[freedomtowernight_edited.jpg] 26th Parallel: Perspective on Housing Market

Monday, January 21, 2008

Perspective on Housing Market

I apologize for the "tease" in the headline for my previous post which indicated that real estate would be one of the topics of that post, but the post got too long and I decided to break it up into 2 separate posts.

As anyone living in South Florida knows, the real estate market has been a huge roller-coaster the past several years. Much of the ups and downs were driven by speculators who thought they knew what was coming down the road in a few years. One thing that has been sorely missing from the vast majority of real estate/housing market pieces written is historical context and how it can be used to forecast the next several years' performance.

I'm far from being an expert in this matter, but I've been a homeowner long enough to know that investing in real estate, in the long term, is profitable. I also know that the bubble burst we're seeing now is something we haven't seen in quite a long time. Some experts say the market will rebound in 2009, some say later. So, who's right?

Edward Schumacher-Matos, the Miami Herald's ombudsman, wrote a very good and balanced piece on the real estate situation, tackling both sides of the argument and coming to the conclusion that the Herald needs to do a better job of analyzing the pros and cons of each theory.

During the South Florida real-estate bubble of 2003-2007, some readers criticized the paper for being too much of a cheerleader, inflating the bubble. Cynics grumbled that The Miami Herald was in the pocket of realtors, who are major advertisers.

Today, with foreclosures rising, prices dropping and a flood of new condo units about to hit the market, the opposite is heard: The Miami Herald's coverage is too negative, stoking a crisis atmosphere that undermines the value of all homes; buyers are being scared away. ''Why does The Miami Herald seem to love reporting doom and gloom about South Florida's real-estate market?'' Sylvia Cherry of Coconut Grove wrote. What's the truth?

I have reviewed The Miami Herald's real-estate coverage over the past three months and talked with opposing experts, including realtors. It is hard to separate the coverage from the truth about the market. What I found was that many of the paper's real-estate stories have been excellent and fair, citing competing views. Realtors, understandably, are sensitive about negative articles, but there is no denying that there is a problem.

My complaint actually takes The Miami Herald into a riskier direction, but one that I think better serves us as readers if done right. Herald reporters and editors have been too scrupulous, in that they have been too timid. They have done the timely major stories and done them well, but they have not followed up with enough analysis or perspective of their own.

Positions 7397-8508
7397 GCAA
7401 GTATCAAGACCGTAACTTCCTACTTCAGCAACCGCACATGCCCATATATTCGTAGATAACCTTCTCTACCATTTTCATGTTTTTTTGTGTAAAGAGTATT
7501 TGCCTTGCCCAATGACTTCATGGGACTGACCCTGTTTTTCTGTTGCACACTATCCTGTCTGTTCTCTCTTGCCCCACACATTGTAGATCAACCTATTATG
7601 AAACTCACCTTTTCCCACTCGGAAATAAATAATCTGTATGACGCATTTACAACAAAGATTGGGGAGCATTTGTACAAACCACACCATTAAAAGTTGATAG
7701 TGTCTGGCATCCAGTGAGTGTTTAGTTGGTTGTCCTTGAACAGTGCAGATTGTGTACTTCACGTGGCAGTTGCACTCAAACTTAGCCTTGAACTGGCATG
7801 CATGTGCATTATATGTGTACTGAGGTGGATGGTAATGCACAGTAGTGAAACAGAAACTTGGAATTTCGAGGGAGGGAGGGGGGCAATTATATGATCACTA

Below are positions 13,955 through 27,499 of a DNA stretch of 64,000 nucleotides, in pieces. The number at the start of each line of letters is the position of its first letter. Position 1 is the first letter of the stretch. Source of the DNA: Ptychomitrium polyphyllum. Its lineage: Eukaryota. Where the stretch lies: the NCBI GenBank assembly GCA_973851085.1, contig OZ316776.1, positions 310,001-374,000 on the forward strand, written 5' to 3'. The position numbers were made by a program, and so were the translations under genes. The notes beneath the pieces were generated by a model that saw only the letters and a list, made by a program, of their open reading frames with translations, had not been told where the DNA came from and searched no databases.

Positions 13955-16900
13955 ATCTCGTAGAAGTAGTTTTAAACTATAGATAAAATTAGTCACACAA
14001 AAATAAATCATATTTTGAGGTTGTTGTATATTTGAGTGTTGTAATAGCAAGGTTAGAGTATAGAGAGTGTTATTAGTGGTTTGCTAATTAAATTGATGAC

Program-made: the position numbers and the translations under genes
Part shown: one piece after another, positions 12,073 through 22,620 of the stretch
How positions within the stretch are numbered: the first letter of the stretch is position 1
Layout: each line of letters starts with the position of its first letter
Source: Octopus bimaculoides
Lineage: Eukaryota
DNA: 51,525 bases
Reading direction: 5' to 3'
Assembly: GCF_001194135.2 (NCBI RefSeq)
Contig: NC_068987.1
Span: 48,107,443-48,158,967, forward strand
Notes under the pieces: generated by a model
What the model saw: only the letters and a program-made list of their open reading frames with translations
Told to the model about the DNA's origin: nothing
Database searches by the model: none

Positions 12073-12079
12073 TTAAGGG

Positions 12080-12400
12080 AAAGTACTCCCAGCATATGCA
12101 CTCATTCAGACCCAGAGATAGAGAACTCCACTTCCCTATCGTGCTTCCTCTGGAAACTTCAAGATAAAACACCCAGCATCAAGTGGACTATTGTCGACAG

We need to better understand where the value of our homes is heading tomorrow -- as opposed to what it is today -- and how we might influence that. No coverage is more important to us than real estate, and The Miami Herald could be doing more than it is.


I have read all of the coverage and am frankly confused except to say that unsold inventory is way up, asking prices are sharply lower, actual sales prices in each sector differ, and the condo sector is especially threatened, depending partly on neighborhood and project. But veteran realtors such as Ronald Shuffield, president of Esslinger-Wooten-Maxfield Realtors in Coral Gables, are correct in saying that while the median price of a home sold today is $350,000, down from $390,000 last spring, it still is more than double the $155,000 it was in 2002.

In other words, prices are rolling back, as they have every 10 years, but your home is still worth a lot more than it was five years ago. This is scant comfort if you bought more recently, or borrowed against your home at the higher value, or, worse, if you were unwise or suckered into any of a number of mortgage schemes that are about to hit you with higher rates.


The Miami Herald has reported extensively and well about the dramatic issues of mortgage fraud and corruption in public housing. But what should the government do, if anything, about the middle class who might lose their homes in the vice of a correction or a crash? What are the options, their pros and cons?

Finally, there is the long-term perspective versus the short-term turmoil. The housing market will pick up again, you can bet on it.

The question is when. The bottom feeders already are moving in to buy distressed properties. There is only one shoreline, one South Florida, limited hinterland, and it is all becoming part of an international economy -- at a still relatively cheap price.

I would hope to see not just stories that deal with these issues directly, but with more of such perspective making it into everyday stories, giving them sense and context.



Blogger Tejvan Pettinger said...

INteresting article. Shame about spam comment above.


11:55 AM, January 23, 2008  

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